The Emperor Clothes: Credit Risk Underwriting

Credit risk underwriting has become an extraordinarily complicated process for business lending and investment.  Books have been written about it.  Banks spend fortunes on trying to manage it.  Everyone in finance has been taught the importance of it and yet it remains a pivotal element in the search for the Holy Grail – the reduction of investment/loan loss severity risk.  Billions are now spent on managing credit risk but nobody seems to have asked the central question of why this process is so important.  The answer appears to be we have to manage execution risk and mitigate potential loss events and credit risk underwriting is supposed to provide the answer to this issue and yet it has routinely failed, but the industry has continued to rely upon its increasingly obvious shortcomings.

This has the hallmarks of insanity: we keep doing thing the same way and keep expecting a different outcome.  Evidently our industry needs some intense therapy.

Credit risk underwriting relies heavily upon subjective decision-making criteria in a vain attempt to demonstrate the potential of the borrower/sponsor/issuer to manage execution risk (and thereby manage term, maturity and technical default risk over the term).  The CREFC Principles-Based Underwriting Framework (one of the key guidance missives routinely used as a basis for underwriting commercial real estate loans) specifically makes this point:

“One of the more difficult aspects of credit underwriting is trying to discern the character of the individuals who will be making decisions on behalf of the borrower. Evaluating character has some objective elements, but is ultimately a subjective assessment. The critical question for an underwriter is how the borrower will behave if the collateral’s performance deteriorates or payments on the loan cannot be made for some reason. In evaluating character, the underwriter considers the sponsor’s prior behavior including late payments, credit disputes or judgments and major litigation.”

Obviously, this is mining fool’s gold as what happened in the past has almost no bearing on what will happen during the term of the loan because:

  1. Rational Choice Theory states all market participants will act in their own self-interest at all times and in all circumstances.  This means that if someone is squeezed hard enough they will disregard future problems and costs in favor of what works for them now.  Think about Sears, ToysRUs and the other recent debacles in the retail sector and you get the point.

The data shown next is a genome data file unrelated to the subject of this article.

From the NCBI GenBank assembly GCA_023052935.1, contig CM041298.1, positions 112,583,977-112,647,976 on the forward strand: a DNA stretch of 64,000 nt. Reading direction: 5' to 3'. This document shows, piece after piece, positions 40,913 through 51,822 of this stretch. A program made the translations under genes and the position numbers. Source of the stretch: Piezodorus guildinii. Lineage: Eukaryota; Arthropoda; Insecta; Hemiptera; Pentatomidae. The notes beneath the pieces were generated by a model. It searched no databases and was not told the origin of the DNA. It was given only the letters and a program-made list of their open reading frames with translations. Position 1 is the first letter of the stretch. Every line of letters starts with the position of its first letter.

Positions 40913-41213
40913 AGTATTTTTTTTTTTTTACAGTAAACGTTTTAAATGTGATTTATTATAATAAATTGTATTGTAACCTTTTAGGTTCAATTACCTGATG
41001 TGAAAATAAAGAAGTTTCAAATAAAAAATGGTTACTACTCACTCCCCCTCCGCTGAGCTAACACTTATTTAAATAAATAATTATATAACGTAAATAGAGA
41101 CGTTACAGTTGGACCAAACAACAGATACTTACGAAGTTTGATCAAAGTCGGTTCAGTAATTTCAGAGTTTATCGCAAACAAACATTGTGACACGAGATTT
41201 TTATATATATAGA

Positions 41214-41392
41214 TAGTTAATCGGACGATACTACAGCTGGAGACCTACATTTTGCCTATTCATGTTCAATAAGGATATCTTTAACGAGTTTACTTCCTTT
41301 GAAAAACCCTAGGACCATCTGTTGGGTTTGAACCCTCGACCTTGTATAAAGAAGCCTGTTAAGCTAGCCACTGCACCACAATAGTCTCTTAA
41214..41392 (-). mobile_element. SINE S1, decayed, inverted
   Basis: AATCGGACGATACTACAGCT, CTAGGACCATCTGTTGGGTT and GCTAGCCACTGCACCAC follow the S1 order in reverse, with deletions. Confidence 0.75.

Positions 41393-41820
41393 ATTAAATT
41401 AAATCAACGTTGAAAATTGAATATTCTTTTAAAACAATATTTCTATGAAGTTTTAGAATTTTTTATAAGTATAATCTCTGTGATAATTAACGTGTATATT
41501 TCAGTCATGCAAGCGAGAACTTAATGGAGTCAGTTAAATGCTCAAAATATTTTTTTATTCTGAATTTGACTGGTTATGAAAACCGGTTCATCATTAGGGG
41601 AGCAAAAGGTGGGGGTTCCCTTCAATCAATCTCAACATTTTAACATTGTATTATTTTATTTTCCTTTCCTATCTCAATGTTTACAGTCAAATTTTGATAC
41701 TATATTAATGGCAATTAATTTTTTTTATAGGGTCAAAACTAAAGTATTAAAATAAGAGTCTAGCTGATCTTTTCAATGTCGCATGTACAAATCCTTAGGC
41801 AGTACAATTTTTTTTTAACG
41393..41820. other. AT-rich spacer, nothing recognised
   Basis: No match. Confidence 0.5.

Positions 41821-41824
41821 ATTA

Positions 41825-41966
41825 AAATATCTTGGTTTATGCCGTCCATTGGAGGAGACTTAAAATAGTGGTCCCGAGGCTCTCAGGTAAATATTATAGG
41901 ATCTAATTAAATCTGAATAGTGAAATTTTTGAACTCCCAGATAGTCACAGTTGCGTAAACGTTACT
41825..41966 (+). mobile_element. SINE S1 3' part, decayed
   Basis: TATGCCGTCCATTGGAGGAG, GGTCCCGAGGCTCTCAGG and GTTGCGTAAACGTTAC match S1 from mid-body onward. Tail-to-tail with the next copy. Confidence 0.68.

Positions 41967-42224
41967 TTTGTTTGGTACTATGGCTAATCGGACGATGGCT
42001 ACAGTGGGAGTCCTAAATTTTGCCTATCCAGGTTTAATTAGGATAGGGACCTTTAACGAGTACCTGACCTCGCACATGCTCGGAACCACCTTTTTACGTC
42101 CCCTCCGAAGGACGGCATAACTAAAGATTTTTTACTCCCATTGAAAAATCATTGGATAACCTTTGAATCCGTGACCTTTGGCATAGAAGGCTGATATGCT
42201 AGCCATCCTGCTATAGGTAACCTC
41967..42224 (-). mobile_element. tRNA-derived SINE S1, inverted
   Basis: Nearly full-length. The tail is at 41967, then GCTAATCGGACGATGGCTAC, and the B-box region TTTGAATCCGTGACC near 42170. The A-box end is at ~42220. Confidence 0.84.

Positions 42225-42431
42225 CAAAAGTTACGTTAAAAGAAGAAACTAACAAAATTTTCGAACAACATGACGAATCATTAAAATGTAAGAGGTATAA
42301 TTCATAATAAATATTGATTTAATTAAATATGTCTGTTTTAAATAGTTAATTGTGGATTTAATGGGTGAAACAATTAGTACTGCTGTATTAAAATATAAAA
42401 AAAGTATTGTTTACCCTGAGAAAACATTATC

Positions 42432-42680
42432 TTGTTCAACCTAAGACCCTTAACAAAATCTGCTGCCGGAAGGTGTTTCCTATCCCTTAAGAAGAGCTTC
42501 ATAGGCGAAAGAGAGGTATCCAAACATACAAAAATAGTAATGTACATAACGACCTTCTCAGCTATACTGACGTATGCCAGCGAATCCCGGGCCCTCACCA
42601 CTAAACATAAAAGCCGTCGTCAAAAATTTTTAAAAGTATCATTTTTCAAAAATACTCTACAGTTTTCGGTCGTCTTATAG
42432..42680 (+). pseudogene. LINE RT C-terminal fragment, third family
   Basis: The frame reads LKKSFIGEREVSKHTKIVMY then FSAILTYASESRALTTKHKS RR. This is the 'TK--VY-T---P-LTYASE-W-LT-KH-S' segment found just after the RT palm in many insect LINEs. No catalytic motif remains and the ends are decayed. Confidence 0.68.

2. The entire exercise is flawed due to the fact it fails to address the real question of what would happen to future operations (i.e.: the potential for losses) if the borrower (or any other employee, for that matter) were to be no longer part of the transaction.  This is the most important consideration and yet it ultimately gets too little attention until tragedy descends.
  3. Subjective criteria leaves the door wide open for future litigation due to allegations of discrimination or gross negligence on the part of the lender – a battle you can never really win with the additional opportunity of getting hit by traffic going both ways.  The only real advantage is to bear investors who realize a given institution’s stock is going to take a hit because they can’t sell loans.

Maybe it’s time we admitted the obvious and embraced a proactive solution to managing credit risk that would actually have the potential to mitigate execution risk on an ongoing basis.  The proactive approach would necessarily embrace a comprehensive approach to business operations planning, management reporting, accountability and measures of actual productivity and goal management.

In the alternative, we can all look at the Emperor’s clothes together while we eat more than $500 billion in losses worldwide this year.  Shareholders and regulators have already reached the boiling point on these issues so change is going to have to happen whether we like those clothes or not.

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